The Commission On College Basketball Released Its Ideas To Fix The Game


So today was the release of the commission on college basketball’s report on how to fix the game. The 12-member commission made up of college administrators and former coaches and players was tasked with finding ways to reform five areas: NBA draft rules, including the league’s age limit that has led to so-called one-and-done players; the relationship between players and agents; non-scholastic basketball, such as AAU, meant to raise the profile of recruits; involvement of apparel companies with players, coaches and schools; and NCAA enforcement.

I’ll say this – it was barely above how bad I expected it to go. There were actually some decent ideas, but in general this was a waste of time and completely misguided. It was that way when this commission was set up and didn’t involve recent players – the only former players were Grant Hill and David Robinson – and coaches that aren’t recruiting today. Aren’t those the ones that can tell you what’s going on and provide some ideas instead of Mike Montgomery?

But, let’s get into what was released and then talked about in the press conference today. First, the commission wants to change an NBA rule. That’s right. The bold changes these people sat on months discussing revolved around ending the one and done rule – which, again, is an NBA rule. Within the call to end the one and done, the commission suggested quite possibly the two dumbest ideas I ever heard. They are calling for possibly freshmen ineligibility or locking of scholarships for 3 or 4 years. That’s right, the threat they are making to the NBA/NBPA is to have freshmen ineligible. It doesn’t get any dumber than that. Instead of focusing on fixing the game, they are focusing on the top 15 or so guys and want to punish every single freshman and team across the country. I can’t tell you how dumb this is. It should also be said that Adam Silver has talked about changing the one and done rule for quite some time now.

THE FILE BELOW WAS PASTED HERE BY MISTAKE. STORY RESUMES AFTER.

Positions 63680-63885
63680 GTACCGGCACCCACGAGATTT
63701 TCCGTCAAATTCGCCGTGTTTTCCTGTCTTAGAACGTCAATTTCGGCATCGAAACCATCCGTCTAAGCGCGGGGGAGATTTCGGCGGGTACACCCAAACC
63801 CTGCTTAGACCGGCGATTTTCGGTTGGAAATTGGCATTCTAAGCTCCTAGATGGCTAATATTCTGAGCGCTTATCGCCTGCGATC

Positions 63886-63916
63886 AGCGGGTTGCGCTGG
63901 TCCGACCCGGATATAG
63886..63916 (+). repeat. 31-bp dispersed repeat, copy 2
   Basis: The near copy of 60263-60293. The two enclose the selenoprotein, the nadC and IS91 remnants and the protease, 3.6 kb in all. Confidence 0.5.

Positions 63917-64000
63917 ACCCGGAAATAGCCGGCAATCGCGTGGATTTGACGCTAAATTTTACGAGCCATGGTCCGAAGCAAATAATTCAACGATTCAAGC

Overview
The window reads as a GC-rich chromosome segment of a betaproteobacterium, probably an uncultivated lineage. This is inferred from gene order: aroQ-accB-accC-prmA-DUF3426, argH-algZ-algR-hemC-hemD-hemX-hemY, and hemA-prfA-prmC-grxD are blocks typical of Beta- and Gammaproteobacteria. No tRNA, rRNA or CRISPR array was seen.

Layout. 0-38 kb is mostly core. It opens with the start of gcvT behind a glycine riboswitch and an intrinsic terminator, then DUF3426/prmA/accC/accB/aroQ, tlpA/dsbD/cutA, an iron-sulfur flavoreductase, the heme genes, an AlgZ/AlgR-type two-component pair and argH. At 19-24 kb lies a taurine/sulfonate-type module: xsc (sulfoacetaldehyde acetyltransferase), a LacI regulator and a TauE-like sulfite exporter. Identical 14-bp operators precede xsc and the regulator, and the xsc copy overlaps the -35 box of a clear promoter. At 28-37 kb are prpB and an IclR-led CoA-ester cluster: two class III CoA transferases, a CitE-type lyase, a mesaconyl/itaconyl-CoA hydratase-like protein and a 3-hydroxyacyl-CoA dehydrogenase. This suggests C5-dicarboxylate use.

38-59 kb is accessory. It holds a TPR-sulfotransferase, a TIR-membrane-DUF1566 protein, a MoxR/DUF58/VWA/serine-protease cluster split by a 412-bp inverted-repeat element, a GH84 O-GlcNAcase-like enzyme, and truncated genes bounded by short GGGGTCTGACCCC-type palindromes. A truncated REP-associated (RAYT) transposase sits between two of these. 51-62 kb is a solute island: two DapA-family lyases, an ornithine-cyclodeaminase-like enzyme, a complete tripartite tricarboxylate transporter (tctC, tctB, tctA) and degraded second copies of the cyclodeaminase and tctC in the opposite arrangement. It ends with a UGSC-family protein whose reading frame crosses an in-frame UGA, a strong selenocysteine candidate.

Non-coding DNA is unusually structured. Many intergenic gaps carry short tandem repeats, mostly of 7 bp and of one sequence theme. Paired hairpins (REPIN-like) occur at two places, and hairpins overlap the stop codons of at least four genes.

However, one good idea did come from the one and done conversation. That would be the call to let those who don’t get drafted come back to school. Listen, I’m not going to sit here and be a voice for coaches. I don’t care that they have to work a bit harder to figure out their rosters in June instead of April/May. I’m way more interested in the kids and their ability to choose and figure everything out here than I am the coaches – especially without any sort of compensation talk for the players. Let the kids go through the draft process, if they don’t get drafted they have the right to stay professional or come back to college. Who does that hurt besides coaches having to work harder? I love this idea.

The other good idea that the committee had within this one and done talk is the suggestion that players have the right to consult with agents from the get go. This is something that should have been in place a long time ago. Other sports – i.e. hockey, have the right to have an agent and consult with agents while still in college. Let these guys do the same. Let them work with agents through the AAU process as seniors and constantly talk to them.

Now, where the committee starts to get the wrong idea again goes to summer basketball, most notably AAU. The reason for this commission was to help fix the game after the FBI investigation which tied shoe companies and players and coaches all together. Instead of focusing on that and really the NCAA as a whole, the commission sort of wagged its finger at Nike, Adidas and Under Armour AAU ball. As someone pointed out, there are two sponsored events in Indianapolis this weekend as the summer circuit is underway. Is anyone going to head over there and talk to the people who run those events and teams? Or is this just a way to say a bunch of words and get people fired up one way or another? The committee is suggesting the NCAA runs its own event and the biggest question is who would show up for that? One thing to remember, these kids want to play in the EYBL, etc.


The other idea that I think is flat out smart is bringing in independent investigations instead of using the NCAA board. This was almost a direct shot at the UNC case which was mishandled from the absolute get go by the NCAA and a large part as to why UNC wasn’t punished. But, the fact that this hasn’t been outsourced yet is a little ridiculous, so this is good to see.

All in all, this was somewhat of a waste of time, especially for how long it took to get here. It also didn’t address the biggest issue – the NCAA amateurism model. You can change all these things that they talk about, but the fact is there will still be elite talent going to college basketball, where there is a winner and a loser. As long as that is still there within the current amateurism model there will be a ‘black market’ or ‘cheating’ by everyone involved. Ultimately, that’s what needs to be addressed at some point by everyone involved with the NCAA, because this is more than a basketball thing. This is a football thing. This is a sports thing.